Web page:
What is the advantage of sexual reproduction?
  1. Sexual reproduction allows animals to conserve resources and reproduce only during optimal conditions.
  2. Sexual reproduction results in offspring with diverse phenotypes, which may enhance survival of a population in a changing environment.
  3. Sexual reproduction guarantees that both parents will provide parental care.
  4. Sexual reproduction yields more numerous offspring more rapidly than is possible with asexual reproduction.
65.
In sexual reproduction, two cells of a species combine to form another cell. Why is this useful?
  1. It produces new combination of genes, which enables offspring to survive during environmental changes.
  2. It results in the production of many offspring in a short period of time.
  3. It does not involve gamete formation and requires less energy.
  4. It allows immobile organisms to reproduce in the absence of a mate.
66.
Spawning is often triggered by a signal such as water temperature or day length. What is an advantage of using this type of signal versus using individual courtship behaviors?
  1. It allows many individuals to spawn simultaneously without males and females having to choose individual mates.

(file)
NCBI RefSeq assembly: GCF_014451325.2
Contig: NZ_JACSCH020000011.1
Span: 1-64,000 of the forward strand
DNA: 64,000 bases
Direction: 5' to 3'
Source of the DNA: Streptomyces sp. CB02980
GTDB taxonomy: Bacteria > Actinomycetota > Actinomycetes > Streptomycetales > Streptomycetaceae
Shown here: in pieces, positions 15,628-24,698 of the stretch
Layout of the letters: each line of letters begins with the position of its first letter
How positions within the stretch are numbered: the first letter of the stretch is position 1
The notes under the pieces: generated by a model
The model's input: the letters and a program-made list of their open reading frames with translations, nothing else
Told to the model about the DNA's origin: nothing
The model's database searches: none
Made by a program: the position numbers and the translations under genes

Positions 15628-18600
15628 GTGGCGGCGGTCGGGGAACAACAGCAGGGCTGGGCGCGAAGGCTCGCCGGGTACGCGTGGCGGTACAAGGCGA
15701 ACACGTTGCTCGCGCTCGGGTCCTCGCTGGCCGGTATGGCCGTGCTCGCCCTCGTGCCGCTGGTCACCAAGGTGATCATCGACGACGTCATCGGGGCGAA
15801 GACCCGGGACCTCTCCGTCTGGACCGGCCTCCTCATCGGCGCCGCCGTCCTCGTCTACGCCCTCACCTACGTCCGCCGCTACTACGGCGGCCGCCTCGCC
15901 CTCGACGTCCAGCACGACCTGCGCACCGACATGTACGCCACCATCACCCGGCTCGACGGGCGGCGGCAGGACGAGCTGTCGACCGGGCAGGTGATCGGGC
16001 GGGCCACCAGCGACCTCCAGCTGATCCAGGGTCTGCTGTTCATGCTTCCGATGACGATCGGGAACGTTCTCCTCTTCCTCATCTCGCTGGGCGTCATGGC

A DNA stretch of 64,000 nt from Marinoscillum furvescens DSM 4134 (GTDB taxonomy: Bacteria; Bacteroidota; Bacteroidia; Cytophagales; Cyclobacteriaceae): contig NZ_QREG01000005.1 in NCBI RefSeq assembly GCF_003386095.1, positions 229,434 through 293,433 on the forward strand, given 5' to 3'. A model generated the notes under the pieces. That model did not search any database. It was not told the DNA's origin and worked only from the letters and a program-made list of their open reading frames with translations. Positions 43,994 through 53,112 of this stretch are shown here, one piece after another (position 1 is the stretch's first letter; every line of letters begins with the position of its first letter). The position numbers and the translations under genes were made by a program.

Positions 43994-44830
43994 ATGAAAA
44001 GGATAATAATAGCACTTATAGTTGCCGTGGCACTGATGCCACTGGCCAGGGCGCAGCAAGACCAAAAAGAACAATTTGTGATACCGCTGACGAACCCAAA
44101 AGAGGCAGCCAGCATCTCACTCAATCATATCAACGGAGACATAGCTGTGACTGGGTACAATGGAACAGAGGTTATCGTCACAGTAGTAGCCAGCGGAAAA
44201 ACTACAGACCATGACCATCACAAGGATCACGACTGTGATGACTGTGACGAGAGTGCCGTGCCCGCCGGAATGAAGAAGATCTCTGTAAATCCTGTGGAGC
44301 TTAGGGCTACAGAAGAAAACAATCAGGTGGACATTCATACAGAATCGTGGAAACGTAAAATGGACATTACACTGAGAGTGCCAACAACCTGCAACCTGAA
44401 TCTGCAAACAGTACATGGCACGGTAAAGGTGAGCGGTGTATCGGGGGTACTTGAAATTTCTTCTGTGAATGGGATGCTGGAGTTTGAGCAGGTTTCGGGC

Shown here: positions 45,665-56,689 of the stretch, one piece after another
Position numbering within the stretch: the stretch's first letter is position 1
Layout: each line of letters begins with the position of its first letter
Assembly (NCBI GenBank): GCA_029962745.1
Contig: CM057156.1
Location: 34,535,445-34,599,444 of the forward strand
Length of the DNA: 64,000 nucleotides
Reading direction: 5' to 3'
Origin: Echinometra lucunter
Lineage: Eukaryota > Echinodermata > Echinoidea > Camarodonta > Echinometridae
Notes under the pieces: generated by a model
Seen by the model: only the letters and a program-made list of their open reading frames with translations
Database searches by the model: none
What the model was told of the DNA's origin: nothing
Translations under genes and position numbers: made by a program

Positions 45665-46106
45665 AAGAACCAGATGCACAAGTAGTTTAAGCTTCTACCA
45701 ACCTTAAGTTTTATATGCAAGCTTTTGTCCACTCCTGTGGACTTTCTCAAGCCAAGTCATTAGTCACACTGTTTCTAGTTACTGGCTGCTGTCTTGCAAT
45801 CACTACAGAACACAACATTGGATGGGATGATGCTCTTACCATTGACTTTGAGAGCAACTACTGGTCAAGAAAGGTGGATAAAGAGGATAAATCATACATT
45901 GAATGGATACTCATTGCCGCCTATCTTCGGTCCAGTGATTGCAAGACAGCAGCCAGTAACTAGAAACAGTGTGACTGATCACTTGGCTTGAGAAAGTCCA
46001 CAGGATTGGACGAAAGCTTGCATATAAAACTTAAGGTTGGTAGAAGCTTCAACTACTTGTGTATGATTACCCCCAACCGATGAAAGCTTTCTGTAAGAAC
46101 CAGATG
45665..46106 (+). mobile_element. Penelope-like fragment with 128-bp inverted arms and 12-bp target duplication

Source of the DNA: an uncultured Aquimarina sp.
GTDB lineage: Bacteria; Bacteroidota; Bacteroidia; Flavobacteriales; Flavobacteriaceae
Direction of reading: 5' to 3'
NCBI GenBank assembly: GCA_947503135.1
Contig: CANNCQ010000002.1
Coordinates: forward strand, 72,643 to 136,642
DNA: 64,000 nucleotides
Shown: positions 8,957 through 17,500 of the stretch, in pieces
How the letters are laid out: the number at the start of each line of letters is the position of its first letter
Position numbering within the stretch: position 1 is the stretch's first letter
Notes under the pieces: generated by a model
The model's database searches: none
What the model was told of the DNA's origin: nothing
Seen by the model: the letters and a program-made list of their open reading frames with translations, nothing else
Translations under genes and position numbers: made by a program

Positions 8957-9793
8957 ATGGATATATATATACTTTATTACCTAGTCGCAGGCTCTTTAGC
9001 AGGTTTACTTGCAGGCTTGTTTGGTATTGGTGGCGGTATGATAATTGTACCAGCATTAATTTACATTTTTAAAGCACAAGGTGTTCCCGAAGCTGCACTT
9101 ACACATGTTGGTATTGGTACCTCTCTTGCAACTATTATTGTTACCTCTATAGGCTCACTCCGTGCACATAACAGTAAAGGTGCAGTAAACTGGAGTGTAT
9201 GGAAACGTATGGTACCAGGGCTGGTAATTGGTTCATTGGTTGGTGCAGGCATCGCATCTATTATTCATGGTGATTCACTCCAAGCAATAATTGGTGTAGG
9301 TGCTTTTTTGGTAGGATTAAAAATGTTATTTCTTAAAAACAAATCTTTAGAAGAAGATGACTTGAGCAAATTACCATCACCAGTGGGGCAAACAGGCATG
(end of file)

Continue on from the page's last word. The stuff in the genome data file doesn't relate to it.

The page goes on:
2. It is the only way that males and females can time gamete release simultaneously.
  3. These are the only types of signals that can be used.
  4. It increases the distance that gametes can travel.
67.
Which of the following statements about hormone regulation of the female reproductive cycle is true?
  1. LH and FSH are produced in the ovaries, and estradiol and progesterone are produced in the pituitary.
  2. Estradiol and progesterone secreted from the corpus luteum cause the myometrium to thicken.
  3. Progesterone is produced by the corpus luteum.
  4. Secretion of GnRH by the hypothalamus is inhibited by high levels of estradiol, but stimulated by low levels of estradiol.
68.
Which of the following statements about the menstrual cycle is TRUE?
  1. Estrogen levels rise during the luteal phase of the ovarian cycle and the secretory phase of the uterine cycle.
  2. Menstruation occurs much before LH and FSH levels peak.
  3. Menstruation occurs after progesterone levels rise.
  4. Progesterone levels rise before ovulation, while estrogen levels rise after.
69.
What stimulates Leydig cells in the testes to produce testosterone?
  1. FSH
  2. LH
  3. inhibin
  4. estrogen
71.
What is the nature of the oogonium and the secondary oocyte? Which process results in the formation of the secondary oocyte?
  1. A diploid oogonium forms a haploid oocyte by the process of mitosis.
  2. A haploid oogonium forms a diploid oocyte by the process of meiosis.
  3. A diploid oogonium forms a haploid oocyte by the process of meiosis.
  4. A haploid oogonium forms a haploid haploid oocyte by the process of meiosis.
72.
Why are the diploid zygotes produced after fertilization of sperm cells produced by spermatogenesis not similar?